Growing up, I was always told to never make mistakes.
“Just don’t make mistakes. Failure is a HORRIBLE teacher–it’s just a step in the wrong direction” – Mentor
I was raised believing that mistakes were the ultimate enemy. If I failed, there was no return. Fail once and you’re done. When it gets down to the wire and the only way is forward, I’m cold. I get shit done. Nothing gets in my way when I don’t have time to think. But when I start to question myself and the things I’m capable of, I crumble. I begin to think I’m a faker, that I can’t actually do anything. Graduating from college and walking on the stage, I repeatedly thought “How did I ever graduate from here? How is it possible that I passed my courses?”. Every day I would wake up thinking I was the biggest idiot. There was no way my parents could be proud of me—even if they said so. I’ve always thought I was the odd man out from my social groups. It didn’t matter what kind of awards or competitions I won. It didn’t matter if I did well or excelled at a certain kind of field. Nothing was ever going to be good enough. I thought I was garbage. The bottom of the barrel.
Fast forward to the present day. I had just returned from a successful client event down South and had received multiple emails about how grateful my bosses were of my help. I was proud of myself to see this and put it in my ‘Wins’ folder. Even my parents mentioned they were proud of me. Riding on that high, I kept doing everything well. I was coming into work, dominating the day, and going home happy. But then today, something happened. While performing my daily check on a client website, I screwed up someone’s role. It was a small mistake but enough to warrant an email from the client requesting information for the mistake. I immediately stopped my work. I started to think about how many times I was warned by my parents to NEVER fail; failing is bad and is a step in the wrong direction. I started to think how much of a screw up I was. I was legitimately scared of losing my job. One small mistake could upend my whole career and prove to everyone how much of a fraud I was.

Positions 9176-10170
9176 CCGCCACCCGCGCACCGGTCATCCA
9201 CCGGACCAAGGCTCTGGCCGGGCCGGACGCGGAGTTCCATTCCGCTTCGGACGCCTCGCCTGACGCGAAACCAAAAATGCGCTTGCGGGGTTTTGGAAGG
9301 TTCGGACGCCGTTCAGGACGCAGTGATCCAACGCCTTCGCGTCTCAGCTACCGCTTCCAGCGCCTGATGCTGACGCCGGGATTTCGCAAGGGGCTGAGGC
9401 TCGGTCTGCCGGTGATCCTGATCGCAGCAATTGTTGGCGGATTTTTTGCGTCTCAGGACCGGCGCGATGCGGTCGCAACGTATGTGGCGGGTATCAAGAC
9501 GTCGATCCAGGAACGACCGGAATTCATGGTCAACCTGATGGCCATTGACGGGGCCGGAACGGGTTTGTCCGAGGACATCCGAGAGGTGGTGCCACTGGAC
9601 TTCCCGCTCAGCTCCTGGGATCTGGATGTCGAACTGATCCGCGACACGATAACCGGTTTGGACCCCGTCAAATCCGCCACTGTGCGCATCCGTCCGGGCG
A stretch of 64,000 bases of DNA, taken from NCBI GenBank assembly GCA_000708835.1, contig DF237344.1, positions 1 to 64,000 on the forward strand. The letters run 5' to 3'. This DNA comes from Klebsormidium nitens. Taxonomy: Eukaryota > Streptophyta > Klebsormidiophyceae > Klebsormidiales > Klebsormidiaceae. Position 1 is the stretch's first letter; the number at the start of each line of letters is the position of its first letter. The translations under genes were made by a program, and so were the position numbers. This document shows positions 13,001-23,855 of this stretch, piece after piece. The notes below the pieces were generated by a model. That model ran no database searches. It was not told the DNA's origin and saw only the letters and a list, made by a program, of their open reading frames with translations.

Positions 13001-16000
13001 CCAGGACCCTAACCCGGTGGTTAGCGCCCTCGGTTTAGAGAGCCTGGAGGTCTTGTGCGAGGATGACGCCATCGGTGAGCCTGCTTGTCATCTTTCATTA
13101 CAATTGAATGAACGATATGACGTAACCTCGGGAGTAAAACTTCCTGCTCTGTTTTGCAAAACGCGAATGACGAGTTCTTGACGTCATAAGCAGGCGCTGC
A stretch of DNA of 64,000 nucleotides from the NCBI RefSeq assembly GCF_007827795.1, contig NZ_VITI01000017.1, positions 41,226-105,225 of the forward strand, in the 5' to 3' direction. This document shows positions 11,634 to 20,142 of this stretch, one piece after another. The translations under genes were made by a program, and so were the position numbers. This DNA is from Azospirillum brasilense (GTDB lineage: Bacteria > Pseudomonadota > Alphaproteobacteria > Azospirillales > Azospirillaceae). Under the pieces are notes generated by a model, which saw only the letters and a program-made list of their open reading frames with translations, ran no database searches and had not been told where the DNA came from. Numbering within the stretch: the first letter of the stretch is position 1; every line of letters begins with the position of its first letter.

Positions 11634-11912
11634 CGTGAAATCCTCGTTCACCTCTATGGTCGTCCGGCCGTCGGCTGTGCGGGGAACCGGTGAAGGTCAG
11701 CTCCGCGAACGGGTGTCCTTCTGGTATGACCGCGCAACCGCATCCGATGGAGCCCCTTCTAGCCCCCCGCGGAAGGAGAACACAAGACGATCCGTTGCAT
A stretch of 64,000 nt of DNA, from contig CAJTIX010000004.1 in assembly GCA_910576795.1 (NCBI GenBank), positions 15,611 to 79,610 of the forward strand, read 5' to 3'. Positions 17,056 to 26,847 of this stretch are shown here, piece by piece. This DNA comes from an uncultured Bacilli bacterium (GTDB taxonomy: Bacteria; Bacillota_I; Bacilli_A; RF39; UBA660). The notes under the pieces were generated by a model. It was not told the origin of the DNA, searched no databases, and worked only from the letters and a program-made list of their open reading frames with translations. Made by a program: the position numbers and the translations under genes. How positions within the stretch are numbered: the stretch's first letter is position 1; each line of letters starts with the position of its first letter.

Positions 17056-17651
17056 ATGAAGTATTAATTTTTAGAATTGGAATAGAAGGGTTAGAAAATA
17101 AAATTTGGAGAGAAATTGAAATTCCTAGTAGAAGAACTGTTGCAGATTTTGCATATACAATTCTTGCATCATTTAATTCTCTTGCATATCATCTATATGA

I got this message while I was facilitating another client’s meeting. Fortunately, this was a tele-conference with no webcams. No one could see me shuddering and feeling scared. I was terrified. All kinds of questions began to pop up.
‘What if my parents found out? Was my manager going to scream at me? What if the company loses money because of this? What if the client pursues legal action against me?”‘
All of these questions started to pop up and I just psyched myself out more.
Looking back, it’s not a huge mistake. Following one of my company’s policies regarding mistakes, I reported it to my manager EARLY. My manager responded stating that I did the right thing in reporting it early and that mistakes happen. Reporting it was probably one of the hardest things I’ve done during my time here, but it paid off. I don’t know what my manager is going to say or how my upcoming meeting with them will go, but I’m going in with an open mind. Especially in times like this, I need to embrace the uncertainty.
More to come.